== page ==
Sandi of Paleo Greenville:  OK!  Well I got started kind of on a dare…  It was a good thing that I didn’t know as much about it as I know now probably when I was first beginning because honestly all the information out there is overwhelming!  (laughs)  So I was talking to some rowing friends that are in a different city and they were all going to do this “Whole 30” thing – that was in January 2013.  And so I said I could do a Whole 30, if I knew what that was!  So they sent me the website and I kind of read it and I thought, “oh well, you know, it’s only thirty days… like, I could do anything for thirty days.”  And the key to me, and I know that we have talked about this before, was that I didn’t feel bad [at the time I took the dare]. At that point, I had already lost probably thirty pounds [by] calorie counting, being really rigorous with my exercise, really incorporating rowing into my life… I was feeling good at the time and did not know how much better that I could feel when I started cutting out some of these inflammatory foods and being really intentional about my eating.  So I did [this Whole30 thing] for thirty days and about halfway through it with absolutely amazed at the results that I was getting.  Things like I could really breathe in a way that I had never really noticed breathing before.  It was like the air was cooling my brain!  [laughs from Sandi and Vicy]

I was also sleeping so much better.  And it’s not that I felt like I had a problem sleeping, but just soundly like a rock from the minute my head hit the pillow and then waking up five minutes before the alarm every day. So those were some of the changes of my first 15 days.  Then acne cleared up tremendously, which was really incredible because that was something I had struggled with for a long time.  So I was kind of noticing some of these changes.  You’re not supposed to weigh yourself or measure yourself AT ALL during the program. But when it was over, I did see that I had lost thirteen pounds, which was, you know, pretty incredible in thirty days without starving myself or counting calories at all and eating to satiety every single meal. So that was really impressive to me!  So that’s how my “paleo” lifestyle started.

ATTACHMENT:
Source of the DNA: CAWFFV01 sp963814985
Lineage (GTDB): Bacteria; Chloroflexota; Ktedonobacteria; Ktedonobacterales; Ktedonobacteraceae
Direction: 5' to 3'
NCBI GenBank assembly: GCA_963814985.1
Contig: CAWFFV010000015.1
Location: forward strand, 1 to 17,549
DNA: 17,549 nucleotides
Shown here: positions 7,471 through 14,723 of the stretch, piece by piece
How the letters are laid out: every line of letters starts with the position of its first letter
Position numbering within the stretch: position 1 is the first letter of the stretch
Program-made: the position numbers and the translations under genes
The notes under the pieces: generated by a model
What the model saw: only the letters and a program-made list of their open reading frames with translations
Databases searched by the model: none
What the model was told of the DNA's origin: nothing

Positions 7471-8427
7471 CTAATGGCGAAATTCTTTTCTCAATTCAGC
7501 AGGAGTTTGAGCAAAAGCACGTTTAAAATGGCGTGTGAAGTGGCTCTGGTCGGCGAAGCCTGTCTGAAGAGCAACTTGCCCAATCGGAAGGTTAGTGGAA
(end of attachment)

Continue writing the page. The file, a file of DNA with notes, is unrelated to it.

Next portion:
Delicious Paleo treats

Special Paleo treats – YUM!

Vicy:  Awesome!  Okay, so can we back up a little bit and you – because I could do this but I would rather have you do it – Can you kind of explain what paleo is (and isn’t)?  And since you mentioned this whole30, which I did as well this year as you know and our listeners have heard a little bit about that, but can you just tell people what the Paleo diet is and what that means and then maybe go over the rules of Whole30?

Sandi:   Absolutely!  So, the term Paleo diet or just Paleo comes from the term Paleolithic. And the idea would be that we would eat a more traditional diet similar to what our ancestors ate and what humans had evolved to eat over the course of us being people.  You know it’s only really in the past hundred years that we’ve introduced packaged foods and processed foods.  And really since the advent of agriculture, you know, not more than a couple thousand years ago – max – that we started eating crops like grains and growing corn and things like that so this is taking us back to a pre-agricultural human diet is the gist of it. And there’s you know a lot of opportunity to make fun of that!  Did a caveman eat a cookie?  No.  Because, you know, they don’t grow on a tree.  Did a caveman have an oven to bake these paleo brownies in?  Clearly, the answer is No and I think we’re all aware of that and I would never call it the case. And for those types of reasons, it’s a weird name.  But I do think that thinking about what the Paleolithic people ate is useful because the concept is really about seeking a varied diet based on local food that was close to them that was easily obtainable in their environment. [So these are] the types of foundational things that we’re looking for [in the context of “paleo lifestyle” in our modern times.]

As to the Whole30, I’ll kind of go over the rules then quickly and you can take a deeper dive on each of these topics…  Some of them are a little bit debatable but the first one would be to remove all grains.  We’ve heard a lot about gluten but that really is just part of the reason to let go all grains – even like grains of corn rights etc. Reason being, grains contain elements that are inherently designed to do things like protect their seeds from predators like birds, but they can also wreak havoc on our digestive systems. So rule 1:  remove grains from your diet.